|Libretto :||Richard Strauss|
|Premiere:||May 10, 1894|
|Place of premiere:||Weimar National Theater|
|Playing time:||195 min (1st version), 155 min (2nd version 1934) Source: Trenner - RS catalog raisonné|
|Place and time of the action:||fairy tale|
Guntram , op. 25, is the first opera by Richard Strauss . It was designed in the style of the German romantic opera, heavily influenced by Richard Wagner's works Parsifal and Der Ring des Nibelungen .
From the age of 18, after accompanying his father to the Bayreuth Festival , the young Strauss has been intensively involved with Wagner's works. Encouraged by his mentor, the Wagnerian Alexander Ritter , he soon began working with Guntram on similar material for his first opera. On his trip to Egypt in 1892 he completed parts of the opera and was finally able to premiere it on May 12, 1894 in the Nationaltheater Weimar , where he was court conductor . Ferdinand Wiedey, who also acted as Friedhold, was in charge of the scenic direction; stage sets and costumes were taken from the stock. The work was received in a friendly way, but after a few performances it was canceled. A second attempt in Munich was unsuccessful, so that the early work - also in view of the later successes of other Strauss operas - was hardly played by other theaters. It was not until 1940, again in Weimar, that there was an attempt to perform the score, which had been radically shortened by the composer, but the work never found a permanent place in the repertoire.
A charitable knightly community has sent the singer Guntram into the world to act as a "warrior of love". During his mission, he comes to a country whose impoverished inhabitants are suffering from a tyrannical prince. After Guntram was able to prevent the suicide of the young Duchess of the country, he met her father, the old Duke, who invited him to the court of the young Duke Robert in gratitude for his deed. The latter has also joined them, but quickly brushes aside attacks of jealousy of his wife's heroic savior in view of his standing (“a traveling singer - / that is impossible!”).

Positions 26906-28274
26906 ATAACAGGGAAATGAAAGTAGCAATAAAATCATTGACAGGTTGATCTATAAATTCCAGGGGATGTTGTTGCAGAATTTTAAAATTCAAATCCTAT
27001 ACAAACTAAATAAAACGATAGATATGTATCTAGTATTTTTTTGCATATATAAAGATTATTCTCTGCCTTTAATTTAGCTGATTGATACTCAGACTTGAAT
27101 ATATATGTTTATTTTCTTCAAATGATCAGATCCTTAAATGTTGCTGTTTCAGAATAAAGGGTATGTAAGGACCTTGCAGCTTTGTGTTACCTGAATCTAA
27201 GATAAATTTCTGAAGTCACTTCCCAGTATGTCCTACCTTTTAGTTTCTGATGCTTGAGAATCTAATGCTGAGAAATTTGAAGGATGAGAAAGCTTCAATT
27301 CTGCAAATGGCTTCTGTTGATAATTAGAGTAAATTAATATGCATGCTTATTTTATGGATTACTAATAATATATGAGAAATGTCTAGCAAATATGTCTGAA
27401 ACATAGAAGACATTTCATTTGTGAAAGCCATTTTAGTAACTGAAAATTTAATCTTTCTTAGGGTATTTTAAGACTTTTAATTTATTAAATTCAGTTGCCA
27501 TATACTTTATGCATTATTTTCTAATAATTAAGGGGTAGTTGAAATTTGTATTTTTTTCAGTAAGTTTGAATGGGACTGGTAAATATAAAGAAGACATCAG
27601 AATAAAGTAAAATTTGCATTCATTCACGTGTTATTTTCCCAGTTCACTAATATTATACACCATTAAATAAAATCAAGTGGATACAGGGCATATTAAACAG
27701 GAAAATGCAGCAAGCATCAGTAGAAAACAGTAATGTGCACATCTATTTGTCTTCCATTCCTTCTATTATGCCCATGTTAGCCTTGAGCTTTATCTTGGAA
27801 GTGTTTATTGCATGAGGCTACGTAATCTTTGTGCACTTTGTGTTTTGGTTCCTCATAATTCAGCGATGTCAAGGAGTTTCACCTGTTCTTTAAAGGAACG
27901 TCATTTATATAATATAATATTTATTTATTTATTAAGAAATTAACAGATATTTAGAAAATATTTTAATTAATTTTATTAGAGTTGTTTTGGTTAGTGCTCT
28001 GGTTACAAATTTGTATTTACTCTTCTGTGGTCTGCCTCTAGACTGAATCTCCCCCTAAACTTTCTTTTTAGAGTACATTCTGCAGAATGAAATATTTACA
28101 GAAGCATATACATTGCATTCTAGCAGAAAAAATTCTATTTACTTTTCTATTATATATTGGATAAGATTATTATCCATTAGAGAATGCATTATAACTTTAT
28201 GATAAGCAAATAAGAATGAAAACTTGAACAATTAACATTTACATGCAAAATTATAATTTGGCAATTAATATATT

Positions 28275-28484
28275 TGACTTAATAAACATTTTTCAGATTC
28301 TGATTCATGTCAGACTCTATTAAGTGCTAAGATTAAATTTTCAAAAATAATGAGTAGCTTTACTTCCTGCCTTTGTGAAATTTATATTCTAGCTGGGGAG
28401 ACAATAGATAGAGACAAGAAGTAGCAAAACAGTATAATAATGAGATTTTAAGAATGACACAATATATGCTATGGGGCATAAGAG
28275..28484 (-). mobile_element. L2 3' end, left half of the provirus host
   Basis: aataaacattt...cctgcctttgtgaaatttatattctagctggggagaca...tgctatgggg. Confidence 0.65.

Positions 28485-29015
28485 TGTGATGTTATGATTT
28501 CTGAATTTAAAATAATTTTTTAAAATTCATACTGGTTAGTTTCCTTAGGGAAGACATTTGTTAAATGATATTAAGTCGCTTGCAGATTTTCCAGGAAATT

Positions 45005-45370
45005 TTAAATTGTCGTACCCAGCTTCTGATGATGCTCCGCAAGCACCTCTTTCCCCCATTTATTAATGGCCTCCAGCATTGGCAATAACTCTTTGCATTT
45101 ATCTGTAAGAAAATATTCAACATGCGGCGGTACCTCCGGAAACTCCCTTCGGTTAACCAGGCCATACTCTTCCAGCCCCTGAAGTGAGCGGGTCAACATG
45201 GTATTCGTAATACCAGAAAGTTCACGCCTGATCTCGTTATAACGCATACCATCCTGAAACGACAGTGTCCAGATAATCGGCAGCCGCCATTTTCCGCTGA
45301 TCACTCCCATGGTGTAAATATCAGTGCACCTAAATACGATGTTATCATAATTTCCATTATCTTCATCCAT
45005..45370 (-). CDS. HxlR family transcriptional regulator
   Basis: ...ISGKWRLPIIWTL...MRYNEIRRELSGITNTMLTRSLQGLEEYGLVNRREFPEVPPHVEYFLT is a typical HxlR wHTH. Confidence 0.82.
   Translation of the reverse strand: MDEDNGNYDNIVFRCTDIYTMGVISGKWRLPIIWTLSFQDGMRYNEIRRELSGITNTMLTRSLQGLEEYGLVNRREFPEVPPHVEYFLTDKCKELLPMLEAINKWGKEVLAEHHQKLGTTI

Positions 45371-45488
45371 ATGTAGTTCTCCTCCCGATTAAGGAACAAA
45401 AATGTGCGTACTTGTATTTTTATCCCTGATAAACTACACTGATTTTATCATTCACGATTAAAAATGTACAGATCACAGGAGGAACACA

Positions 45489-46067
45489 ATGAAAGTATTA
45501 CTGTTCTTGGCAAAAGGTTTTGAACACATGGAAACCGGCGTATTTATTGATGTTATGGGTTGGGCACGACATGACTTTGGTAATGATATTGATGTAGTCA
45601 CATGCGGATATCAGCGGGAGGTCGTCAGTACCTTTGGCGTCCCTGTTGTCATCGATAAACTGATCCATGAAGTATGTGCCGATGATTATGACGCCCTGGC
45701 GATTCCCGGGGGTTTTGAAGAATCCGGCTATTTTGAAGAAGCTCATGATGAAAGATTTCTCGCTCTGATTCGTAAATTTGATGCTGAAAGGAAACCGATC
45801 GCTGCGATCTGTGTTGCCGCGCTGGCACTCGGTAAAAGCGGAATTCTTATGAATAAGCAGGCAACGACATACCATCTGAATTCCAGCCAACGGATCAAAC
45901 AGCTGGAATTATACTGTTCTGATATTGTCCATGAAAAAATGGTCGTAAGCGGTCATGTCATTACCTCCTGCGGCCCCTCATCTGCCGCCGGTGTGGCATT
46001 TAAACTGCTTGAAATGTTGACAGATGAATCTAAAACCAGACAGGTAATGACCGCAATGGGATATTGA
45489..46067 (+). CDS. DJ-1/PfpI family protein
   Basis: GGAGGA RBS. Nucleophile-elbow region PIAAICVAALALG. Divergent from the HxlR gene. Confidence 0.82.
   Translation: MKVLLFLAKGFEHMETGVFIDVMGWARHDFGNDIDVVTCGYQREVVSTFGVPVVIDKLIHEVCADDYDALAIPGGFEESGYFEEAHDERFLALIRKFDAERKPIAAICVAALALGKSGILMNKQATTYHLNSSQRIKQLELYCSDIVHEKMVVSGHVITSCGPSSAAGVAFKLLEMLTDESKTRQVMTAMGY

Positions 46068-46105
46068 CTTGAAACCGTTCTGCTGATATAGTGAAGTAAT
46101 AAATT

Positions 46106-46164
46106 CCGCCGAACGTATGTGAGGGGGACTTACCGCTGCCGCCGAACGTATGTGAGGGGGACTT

At a feast, Guntram tries to convert the Duke to peace and philanthropy by singing when suddenly news of the revolt of the indignant people interrupt the minstrel’s improvisational lecture. Even before Robert can lead his men into battle, Guntram himself - supported by some vassals - declares the fight to the duke. Guntram parries the duke's attack aimed directly at him with a fatal blow with his sword. The old duke takes power again in a dark monologue and has Guntram thrown into a tower dungeon, where he is supposed to die a painful death. Left alone, Freihild frees herself in a final solo scene from the atmosphere of death that dominates around her and confesses to Guntram.
The final third act shows Guntram in his dungeon, tormented by the spirit of the dead duke, but ultimately certain of the justice of his actions. Inflamed with the greatest passion, Freihild soon appears to confess her love to Guntram and to free him. The dilemma of how to reconcile this escape with the love of the two remains unsolved. The envoy of the "high covenant", Friedhold, appears in a manner that is as mysterious as it is unforeseen and holds Guntram accountable for the Duke's death. As a repentant murderer, Guntram decides to tear up "the last, the most expensive bond / with which the world tied me up" - his freshly inflamed love for Freihild - and his life of atonement for tyrannicide ("my being's fault"), loneliness and to consecrate religious devotions. His only consolation is the knowledge that Freihild voluntarily renounces her love for him.
Cast of the premiere
|The old duke||Karl Bucha|
|Freihild||Pauline de Ahna|
|Duke Robert||Franz Schwarz|
|The duke's fool||Hans Giessen|
|An old woman||Luise Tibelti|
|An old man||Mr. Lutz|
|Two younger men||Hermann Buche , Mr. Barth|
|Three vassals||Mr. Fischer, Mr. Schustherr, Mr. Henning|
|A messenger||Hermann Beech|
|Four minstrels||Mr. von Szpinger, Mr. Knöfler, Mr. Glitsch, Mr. Weyrauch|
- Guntram : Sheet music and audio files in the International Music Score Library Project
- Action by Guntram (Opera) on Opera-Guide target page due to URL change currently not available
- Discography about Guntram at Operadis
- Richard Strauss: Guntram in three acts. Poetry by the composer, op. 25 (= Richard-Strauss-Edition. Complete stage works), Vienna and Mainz 1996, world premiere / first performance